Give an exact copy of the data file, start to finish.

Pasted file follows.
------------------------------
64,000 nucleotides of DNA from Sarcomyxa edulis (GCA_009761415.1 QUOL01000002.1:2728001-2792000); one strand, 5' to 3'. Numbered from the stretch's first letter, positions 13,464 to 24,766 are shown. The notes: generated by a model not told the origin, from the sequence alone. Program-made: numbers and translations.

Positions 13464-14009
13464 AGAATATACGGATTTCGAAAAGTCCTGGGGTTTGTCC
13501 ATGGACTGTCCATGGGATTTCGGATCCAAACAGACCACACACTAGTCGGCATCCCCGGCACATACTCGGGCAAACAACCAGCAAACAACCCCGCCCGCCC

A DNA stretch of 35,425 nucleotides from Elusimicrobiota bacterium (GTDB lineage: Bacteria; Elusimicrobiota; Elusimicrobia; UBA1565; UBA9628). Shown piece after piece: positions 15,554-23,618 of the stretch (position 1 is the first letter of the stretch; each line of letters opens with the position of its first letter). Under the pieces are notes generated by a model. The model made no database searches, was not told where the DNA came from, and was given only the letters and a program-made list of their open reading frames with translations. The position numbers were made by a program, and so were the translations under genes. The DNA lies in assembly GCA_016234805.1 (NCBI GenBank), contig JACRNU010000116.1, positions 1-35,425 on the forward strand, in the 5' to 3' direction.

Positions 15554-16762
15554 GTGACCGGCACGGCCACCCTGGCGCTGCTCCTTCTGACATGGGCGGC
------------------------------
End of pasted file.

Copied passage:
64,000 nucleotides of DNA from Sarcomyxa edulis (GCA_009761415.1 QUOL01000002.1:2728001-2792000); one strand, 5' to 3'. Numbered from the stretch's first letter, positions 13,464 to 24,766 are shown. The notes: generated by a model not told the origin, from the sequence alone. Program-made: numbers and translations.

Positions 13464-14009
13464 AGAATATACGGATTTCGAAAAGTCCTGGGGTTTGTCC
13501 ATGGACTGTCCATGGGATTTCGGATCCAAACAGACCACACACTAGTCGGCATCCCCGGCACATACTCGGGCAAACAACCAGCAAACAACCCCGCCCGCCC

A DNA stretch of 35,425 nucleotides from Elusimicrobiota bacterium (GTDB lineage: Bacteria; Elusimicrobiota; Elusimicrobia; UBA1565; UBA9628). Shown piece after piece: positions 15,554-23,618 of the stretch (position 1 is the first letter of the stretch; each line of letters opens with the position of its first letter). Under the pieces are notes generated by a model. The model made no database searches, was not told where the DNA came from, and was given only the letters and a program-made list of their open reading frames with translations. The position numbers were made by a program, and so were the translations under genes. The DNA lies in assembly GCA_016234805.1 (NCBI GenBank), contig JACRNU010000116.1, positions 1-35,425 on the forward strand, in the 5' to 3' direction.

Positions 15554-16762
15554 GTGACCGGCACGGCCACCCTGGCGCTGCTCCTTCTGACATGGGCGGC